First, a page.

Page 107 FEDERATION AND UNION 107 appointment of an ordained man as head of the Church in East Africa, as would be the case if he were consecrated bishop of the Native Church, would be a difficulty with them; and the Friends thought any ordination at all, whereby special powers were entrusted to an individual by the laying-on of hands, would be a difficult thing for them to accept. All were agreed that a common form of liturgy would be of great use in conducting church service; and it was decided that a liturgy of prayers used in the Christian Church, including the Lord's Prayer, the Creeds and the Ten Commandments, should be drawn up by the selected Committee. B. FEDERATION We turn now to consider the second plan by which it is sought to further the cause of Christian unity. This plan aims at a federation of Christian bodies which regard organic union as impracticable or undesirable. The attempt to secure federation of this kind is promoted partly by the feeling that, even if complete amalgamation cannot be more than a distant ideal, closer relations than exist at present are desirable. It is also recognised that from many points of view the problem of relations with fellow-Christians working in the same geographical area is a more pressing and important one than that of closer union with Christians of the same ecclesiastical order living at a remote distance. The term " federation" has only recently come prominently into use, and it is not easy to know what should be included under it. In the present connection, however, we shall use it to cover those movements in the direction of unity which do not aim at organic union, but which in their scope take account in a greater or less degree of the indigenous Church, and are not (like the Committee of Co-operating Missions in Japan) confined to the representatives of foreign " Missions."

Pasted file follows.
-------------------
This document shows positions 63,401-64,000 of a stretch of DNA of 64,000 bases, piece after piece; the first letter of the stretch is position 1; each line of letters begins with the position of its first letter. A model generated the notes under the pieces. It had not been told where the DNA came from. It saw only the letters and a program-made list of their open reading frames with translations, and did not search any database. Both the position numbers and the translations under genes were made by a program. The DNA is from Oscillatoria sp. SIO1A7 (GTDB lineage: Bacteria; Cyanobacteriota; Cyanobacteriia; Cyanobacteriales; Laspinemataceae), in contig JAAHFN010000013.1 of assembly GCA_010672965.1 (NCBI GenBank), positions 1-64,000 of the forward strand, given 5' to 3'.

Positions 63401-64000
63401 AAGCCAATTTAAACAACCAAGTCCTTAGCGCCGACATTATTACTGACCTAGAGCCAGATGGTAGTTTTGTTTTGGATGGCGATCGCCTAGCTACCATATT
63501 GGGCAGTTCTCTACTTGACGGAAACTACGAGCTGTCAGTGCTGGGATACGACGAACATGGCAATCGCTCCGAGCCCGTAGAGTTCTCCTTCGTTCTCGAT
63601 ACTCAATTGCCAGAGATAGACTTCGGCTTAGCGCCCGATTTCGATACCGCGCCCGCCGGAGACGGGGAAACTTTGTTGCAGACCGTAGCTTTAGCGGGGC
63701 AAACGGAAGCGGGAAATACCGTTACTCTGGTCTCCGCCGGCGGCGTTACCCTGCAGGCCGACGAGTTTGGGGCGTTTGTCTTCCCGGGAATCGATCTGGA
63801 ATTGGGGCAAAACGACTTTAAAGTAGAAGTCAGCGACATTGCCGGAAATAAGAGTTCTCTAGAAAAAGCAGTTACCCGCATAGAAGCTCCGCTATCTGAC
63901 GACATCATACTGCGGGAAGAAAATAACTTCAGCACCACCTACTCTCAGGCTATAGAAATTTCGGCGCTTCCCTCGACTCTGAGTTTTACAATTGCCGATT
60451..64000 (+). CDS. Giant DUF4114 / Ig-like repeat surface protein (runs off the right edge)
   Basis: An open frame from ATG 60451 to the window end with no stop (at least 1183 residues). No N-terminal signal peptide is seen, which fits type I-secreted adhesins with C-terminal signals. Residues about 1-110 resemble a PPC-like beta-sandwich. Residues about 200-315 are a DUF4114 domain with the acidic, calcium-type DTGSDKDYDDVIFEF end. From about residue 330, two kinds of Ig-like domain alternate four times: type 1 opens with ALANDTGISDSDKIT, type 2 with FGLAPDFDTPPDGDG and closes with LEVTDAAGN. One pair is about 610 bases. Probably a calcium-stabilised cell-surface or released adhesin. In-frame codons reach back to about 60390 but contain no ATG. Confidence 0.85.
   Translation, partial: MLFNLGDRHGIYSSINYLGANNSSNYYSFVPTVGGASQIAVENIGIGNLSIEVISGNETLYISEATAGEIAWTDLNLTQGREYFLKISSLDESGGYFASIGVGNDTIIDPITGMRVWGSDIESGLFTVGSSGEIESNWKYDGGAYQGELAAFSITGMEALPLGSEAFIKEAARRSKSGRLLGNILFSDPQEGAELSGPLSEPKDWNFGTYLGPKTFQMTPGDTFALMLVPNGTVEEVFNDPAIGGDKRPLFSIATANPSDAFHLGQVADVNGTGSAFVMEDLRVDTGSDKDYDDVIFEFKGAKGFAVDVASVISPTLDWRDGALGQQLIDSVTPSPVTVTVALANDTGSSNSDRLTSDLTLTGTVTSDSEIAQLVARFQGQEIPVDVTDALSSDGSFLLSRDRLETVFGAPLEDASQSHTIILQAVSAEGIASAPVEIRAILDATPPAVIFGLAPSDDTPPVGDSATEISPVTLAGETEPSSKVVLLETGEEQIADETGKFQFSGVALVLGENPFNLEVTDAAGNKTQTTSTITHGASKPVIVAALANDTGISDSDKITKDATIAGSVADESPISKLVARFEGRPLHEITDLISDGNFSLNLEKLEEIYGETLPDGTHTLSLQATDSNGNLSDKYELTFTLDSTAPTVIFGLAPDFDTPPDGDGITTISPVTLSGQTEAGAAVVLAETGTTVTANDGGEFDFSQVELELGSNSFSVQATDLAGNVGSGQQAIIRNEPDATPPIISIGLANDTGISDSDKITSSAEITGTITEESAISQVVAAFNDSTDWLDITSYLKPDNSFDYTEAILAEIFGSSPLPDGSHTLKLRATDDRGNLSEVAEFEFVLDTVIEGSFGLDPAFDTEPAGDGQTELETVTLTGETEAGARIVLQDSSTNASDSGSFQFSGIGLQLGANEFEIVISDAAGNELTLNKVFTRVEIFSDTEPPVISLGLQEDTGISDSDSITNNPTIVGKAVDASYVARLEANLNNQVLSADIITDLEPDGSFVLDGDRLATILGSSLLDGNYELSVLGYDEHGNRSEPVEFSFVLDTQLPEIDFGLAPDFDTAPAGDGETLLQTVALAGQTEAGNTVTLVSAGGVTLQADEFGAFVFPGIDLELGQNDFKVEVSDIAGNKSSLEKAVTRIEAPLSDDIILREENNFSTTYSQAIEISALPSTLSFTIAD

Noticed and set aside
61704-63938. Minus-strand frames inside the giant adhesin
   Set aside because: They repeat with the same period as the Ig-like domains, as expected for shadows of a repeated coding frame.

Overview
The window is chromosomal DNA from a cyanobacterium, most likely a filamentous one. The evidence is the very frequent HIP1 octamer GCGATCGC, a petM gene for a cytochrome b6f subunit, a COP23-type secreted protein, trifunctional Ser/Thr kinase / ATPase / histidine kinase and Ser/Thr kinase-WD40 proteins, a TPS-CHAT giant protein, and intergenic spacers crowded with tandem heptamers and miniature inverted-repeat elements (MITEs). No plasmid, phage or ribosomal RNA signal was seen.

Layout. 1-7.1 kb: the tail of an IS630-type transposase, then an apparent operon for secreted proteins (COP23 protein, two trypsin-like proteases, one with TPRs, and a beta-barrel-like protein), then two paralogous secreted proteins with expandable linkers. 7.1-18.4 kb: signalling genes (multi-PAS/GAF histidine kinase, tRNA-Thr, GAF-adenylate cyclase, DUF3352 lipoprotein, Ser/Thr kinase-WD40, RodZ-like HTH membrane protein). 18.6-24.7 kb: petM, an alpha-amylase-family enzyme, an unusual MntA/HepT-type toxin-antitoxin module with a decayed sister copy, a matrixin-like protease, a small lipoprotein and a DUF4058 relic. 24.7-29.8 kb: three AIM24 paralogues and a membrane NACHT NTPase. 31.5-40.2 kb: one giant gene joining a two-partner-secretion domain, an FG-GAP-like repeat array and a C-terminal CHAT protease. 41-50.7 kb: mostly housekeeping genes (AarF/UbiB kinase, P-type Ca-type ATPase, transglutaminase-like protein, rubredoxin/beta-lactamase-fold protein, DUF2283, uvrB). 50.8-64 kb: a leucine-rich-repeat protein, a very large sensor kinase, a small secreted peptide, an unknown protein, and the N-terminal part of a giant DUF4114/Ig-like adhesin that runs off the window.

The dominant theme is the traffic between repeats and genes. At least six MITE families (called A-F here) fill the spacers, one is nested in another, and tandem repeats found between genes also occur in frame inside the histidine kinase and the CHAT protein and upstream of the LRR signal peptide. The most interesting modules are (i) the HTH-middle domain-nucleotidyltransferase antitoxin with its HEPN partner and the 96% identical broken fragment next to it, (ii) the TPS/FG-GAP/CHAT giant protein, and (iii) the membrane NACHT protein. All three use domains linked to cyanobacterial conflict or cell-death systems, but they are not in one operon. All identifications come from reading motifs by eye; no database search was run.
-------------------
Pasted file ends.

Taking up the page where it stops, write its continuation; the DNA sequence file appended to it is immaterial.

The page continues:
Page 108 108 CO-OPERATION AND UNITY China The Centenary Missionary Conference held at Shanghai in 1907 appointed two separate Committees to work for the promotion of unity along different lines. The first, consisting of eight sub-Committees representing the leading different types of ecclesiastical polity, was appointed to encourage the union of Churches belonging to the same ecclesiastical order. The progress of the work of this Committee has been considered in the preceding sections of the present chapter. The second Committee was appointed to deal with the subject of Federation. The Conference resolved on the formation of a Federal Union under the title of "The Christian Federation of China." An organising Committee was appointed to form Provincial Councils throughout China, and after due consultation with these Provincial Councils to form a National Representative Council. The work of the Federation was defined as follows: "That the work of the Federation shall be" (a) To encourage everything that will demonstrate the existing essential unity of Christians. To watch for opportunities of united prayer and mutual conference between representatives of different bodies of Christians in China; and, as opportunity offers, to initiate and arrange for representative meetings for the furtherance of Christian unity. " (b) To devise and recommend plans whereby the whole field can be worked most efficiently and with the greatest economy in men, and time, and money. " (c) To promote union in educational work. " (d) The encouragement of the consideration of all questions as to how the various phases of Christian work can be carried on most efficiently, e.g. translation and literary work, social work, medical work, evangelistic work, etc.